The New York Times recently published an op-ed by the characteristically bellicose John R. Bolton, headlined ‘To Stop Iran’s Bomb, Bomb Iran.’ Bolton, now a senior fellow at the American Enterprise Institute, was U.S. Ambassador to the United Nations during the George W. Bush administration.
In an unusual touch, a link added to the original online edition of Bolton’s op-ed directly undermines Bolton’s case for war:
…Iran will not negotiate away its nuclear program. Nor will sanctions block its building a broad and deep weapons infrastructure. The inconvenient truth is that only military action like Israel’s 1981 attack on Saddam Hussein’s Osirak reactor in Iraq…can accomplish what is required.
U.S. and Israeli politicians often claim that Israel’s bombing of Iraq in 1981 significantly set back an already-existing Iraqi nuclear weapons program. The truth is almost exactly the opposite. Harvard Physics Professor Richard Wilson, who visited the ruins of Osirak in 1982 and followed the issue closely, has said the available evidence “suggests that the bombing did not delay the Iraqi nuclear-weapons program but started it.” This evidence includes the design of the Osirak reactor, which made it unsuitable for weapons production, and statements by Iraqi nuclear scientists that Saddam Hussein ordered them to begin a serious nuclear weapons program in response to the Israeli attack.
This perspective rarely appears in mainstream U.S. media outlets. One time it did, however, was in a 2012 Washington Post op-ed titled ‘An Israeli attack against Iran would backfire — just like Israel’s 1981 strike on Iraq.’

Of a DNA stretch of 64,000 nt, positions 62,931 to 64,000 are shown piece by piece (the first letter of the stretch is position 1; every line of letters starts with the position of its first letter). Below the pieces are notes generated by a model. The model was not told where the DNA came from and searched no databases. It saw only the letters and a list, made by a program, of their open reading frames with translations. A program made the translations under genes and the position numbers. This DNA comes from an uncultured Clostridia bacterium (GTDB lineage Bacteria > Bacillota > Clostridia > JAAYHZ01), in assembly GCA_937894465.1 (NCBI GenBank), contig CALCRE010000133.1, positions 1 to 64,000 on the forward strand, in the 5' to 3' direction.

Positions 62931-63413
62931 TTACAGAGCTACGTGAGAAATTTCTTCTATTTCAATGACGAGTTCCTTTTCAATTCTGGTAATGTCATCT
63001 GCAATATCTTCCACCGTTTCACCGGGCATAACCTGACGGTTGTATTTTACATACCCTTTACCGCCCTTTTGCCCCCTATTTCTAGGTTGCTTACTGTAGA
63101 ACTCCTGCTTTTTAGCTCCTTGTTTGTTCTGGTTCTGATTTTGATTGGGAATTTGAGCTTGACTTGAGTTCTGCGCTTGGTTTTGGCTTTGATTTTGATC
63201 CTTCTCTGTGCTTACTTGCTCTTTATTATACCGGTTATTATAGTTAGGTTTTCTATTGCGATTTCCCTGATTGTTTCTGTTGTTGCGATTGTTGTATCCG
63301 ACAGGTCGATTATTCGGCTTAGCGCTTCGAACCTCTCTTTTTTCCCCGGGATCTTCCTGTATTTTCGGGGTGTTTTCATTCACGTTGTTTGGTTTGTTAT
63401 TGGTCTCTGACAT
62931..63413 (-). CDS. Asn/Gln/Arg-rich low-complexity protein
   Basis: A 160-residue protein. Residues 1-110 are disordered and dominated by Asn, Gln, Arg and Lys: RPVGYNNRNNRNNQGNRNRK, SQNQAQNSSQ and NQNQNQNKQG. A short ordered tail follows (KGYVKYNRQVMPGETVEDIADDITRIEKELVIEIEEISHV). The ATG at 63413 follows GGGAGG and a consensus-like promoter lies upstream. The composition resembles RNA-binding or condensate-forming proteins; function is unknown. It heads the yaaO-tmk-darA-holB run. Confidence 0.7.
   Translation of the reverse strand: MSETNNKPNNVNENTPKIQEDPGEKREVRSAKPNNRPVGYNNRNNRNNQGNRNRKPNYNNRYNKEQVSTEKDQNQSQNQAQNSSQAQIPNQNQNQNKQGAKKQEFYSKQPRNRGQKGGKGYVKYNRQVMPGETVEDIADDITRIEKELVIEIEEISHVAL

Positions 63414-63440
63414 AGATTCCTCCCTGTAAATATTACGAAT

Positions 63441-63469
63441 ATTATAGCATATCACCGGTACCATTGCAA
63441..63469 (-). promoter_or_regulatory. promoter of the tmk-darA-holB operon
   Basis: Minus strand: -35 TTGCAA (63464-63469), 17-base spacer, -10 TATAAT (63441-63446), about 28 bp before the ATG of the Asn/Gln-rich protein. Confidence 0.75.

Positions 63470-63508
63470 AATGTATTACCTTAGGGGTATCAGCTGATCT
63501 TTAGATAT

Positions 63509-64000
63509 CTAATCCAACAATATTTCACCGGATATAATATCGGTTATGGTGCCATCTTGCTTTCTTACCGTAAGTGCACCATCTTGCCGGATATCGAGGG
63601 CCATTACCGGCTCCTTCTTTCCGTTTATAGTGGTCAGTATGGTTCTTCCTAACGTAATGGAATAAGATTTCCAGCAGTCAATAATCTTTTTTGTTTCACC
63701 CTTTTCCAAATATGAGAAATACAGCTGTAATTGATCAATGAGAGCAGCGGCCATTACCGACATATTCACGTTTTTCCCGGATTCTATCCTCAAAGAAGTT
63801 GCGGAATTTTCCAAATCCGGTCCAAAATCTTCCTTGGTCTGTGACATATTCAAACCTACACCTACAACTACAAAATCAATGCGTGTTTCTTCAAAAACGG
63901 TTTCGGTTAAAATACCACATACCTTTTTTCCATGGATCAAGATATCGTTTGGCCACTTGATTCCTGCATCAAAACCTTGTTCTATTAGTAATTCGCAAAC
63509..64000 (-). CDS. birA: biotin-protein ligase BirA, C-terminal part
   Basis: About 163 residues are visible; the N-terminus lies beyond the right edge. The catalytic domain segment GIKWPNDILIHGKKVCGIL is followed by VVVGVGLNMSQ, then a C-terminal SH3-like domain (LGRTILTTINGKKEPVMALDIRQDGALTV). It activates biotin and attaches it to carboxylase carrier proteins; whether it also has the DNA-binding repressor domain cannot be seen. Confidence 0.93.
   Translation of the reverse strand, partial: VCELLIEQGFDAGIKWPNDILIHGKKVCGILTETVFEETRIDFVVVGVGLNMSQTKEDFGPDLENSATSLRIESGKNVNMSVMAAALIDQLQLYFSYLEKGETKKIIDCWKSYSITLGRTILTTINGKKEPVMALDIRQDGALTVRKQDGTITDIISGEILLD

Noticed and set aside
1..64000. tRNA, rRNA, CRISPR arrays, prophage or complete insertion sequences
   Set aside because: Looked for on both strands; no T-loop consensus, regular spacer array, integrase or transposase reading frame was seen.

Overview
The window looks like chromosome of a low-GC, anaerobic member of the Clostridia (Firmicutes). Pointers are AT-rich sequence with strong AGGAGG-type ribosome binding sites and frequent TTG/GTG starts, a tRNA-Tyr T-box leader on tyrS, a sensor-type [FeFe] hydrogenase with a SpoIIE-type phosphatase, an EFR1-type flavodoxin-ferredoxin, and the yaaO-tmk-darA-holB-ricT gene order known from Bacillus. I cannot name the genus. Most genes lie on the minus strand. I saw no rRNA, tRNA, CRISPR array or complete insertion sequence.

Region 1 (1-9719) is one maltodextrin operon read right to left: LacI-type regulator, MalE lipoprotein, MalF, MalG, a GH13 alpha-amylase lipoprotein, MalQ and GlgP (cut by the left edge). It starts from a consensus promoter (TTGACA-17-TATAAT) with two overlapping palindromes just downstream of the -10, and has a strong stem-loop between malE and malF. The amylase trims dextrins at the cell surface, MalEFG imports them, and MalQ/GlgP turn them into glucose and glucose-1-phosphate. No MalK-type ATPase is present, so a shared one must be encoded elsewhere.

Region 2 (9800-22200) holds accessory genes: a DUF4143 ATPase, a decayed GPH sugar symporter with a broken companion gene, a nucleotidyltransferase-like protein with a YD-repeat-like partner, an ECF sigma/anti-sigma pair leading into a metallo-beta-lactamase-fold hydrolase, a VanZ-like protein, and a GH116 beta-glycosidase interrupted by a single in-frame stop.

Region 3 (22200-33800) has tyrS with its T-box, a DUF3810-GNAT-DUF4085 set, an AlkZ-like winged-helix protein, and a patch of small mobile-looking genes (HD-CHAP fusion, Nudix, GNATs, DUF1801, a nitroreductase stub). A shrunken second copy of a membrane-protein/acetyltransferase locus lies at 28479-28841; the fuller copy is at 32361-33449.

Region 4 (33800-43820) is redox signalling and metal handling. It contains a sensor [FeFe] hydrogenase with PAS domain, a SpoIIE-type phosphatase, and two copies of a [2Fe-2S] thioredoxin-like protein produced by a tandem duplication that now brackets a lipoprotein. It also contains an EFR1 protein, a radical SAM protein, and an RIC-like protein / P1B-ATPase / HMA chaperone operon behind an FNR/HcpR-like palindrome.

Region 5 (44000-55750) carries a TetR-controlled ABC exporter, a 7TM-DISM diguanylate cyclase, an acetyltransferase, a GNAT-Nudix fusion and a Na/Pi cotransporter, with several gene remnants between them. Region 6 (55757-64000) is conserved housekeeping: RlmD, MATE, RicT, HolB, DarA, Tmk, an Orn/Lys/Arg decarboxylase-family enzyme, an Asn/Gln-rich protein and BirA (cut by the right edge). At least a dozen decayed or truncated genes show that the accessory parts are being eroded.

And it was that Post op-ed to which the Times chose to link as backup for Bolton. In other words, anyone looking for additional facts about Bolton’s case were led to an explanation of how what Bolton was saying was factually wrong, and that following the advice of people like Bolton would be disastrous.
Sewell Chan, Deputy Editor of the Times op-ed section, said that the link was “mistakenly added by an editor, not the writer, during the fact-checking process.” The Times said it plans to replace the link with one sending readers to a Times news article.
Bolton helped force out José Bustani, director general of the Organization for the Prohibition of Chemical Weapons, in 2002. According to Bustani and others, Bolton was infuriated that Bustani was making plans for his organization to determine whether Iraq still possessed chemical weapons, since it would undermine the Bush administration’s plans for war. Bolton also appears to have played a key role in the notorious U.S. claims that Iraq was seeking yellowcake uranium from Niger.
Bolton claimed in a 2002 speech that Cuba is making “at least a limited offensive biological warfare research and development effort.” When a government intelligence analyst had disputed stronger language in Bolton’s original draft of his speech, Bolton and his staff berated him and attempted to have him removed from his job.
For its part, the Times famously helped the Bush administration make its case for invading Iraq by providing a conduit for false pre-war claims by government officials. (In addition, the Times’ 2002 story about Bolton’s Cuba speech was written by Judith Miller, the same reporter responsible for much of the Times’ worst coverage of Iraq.) The Intercept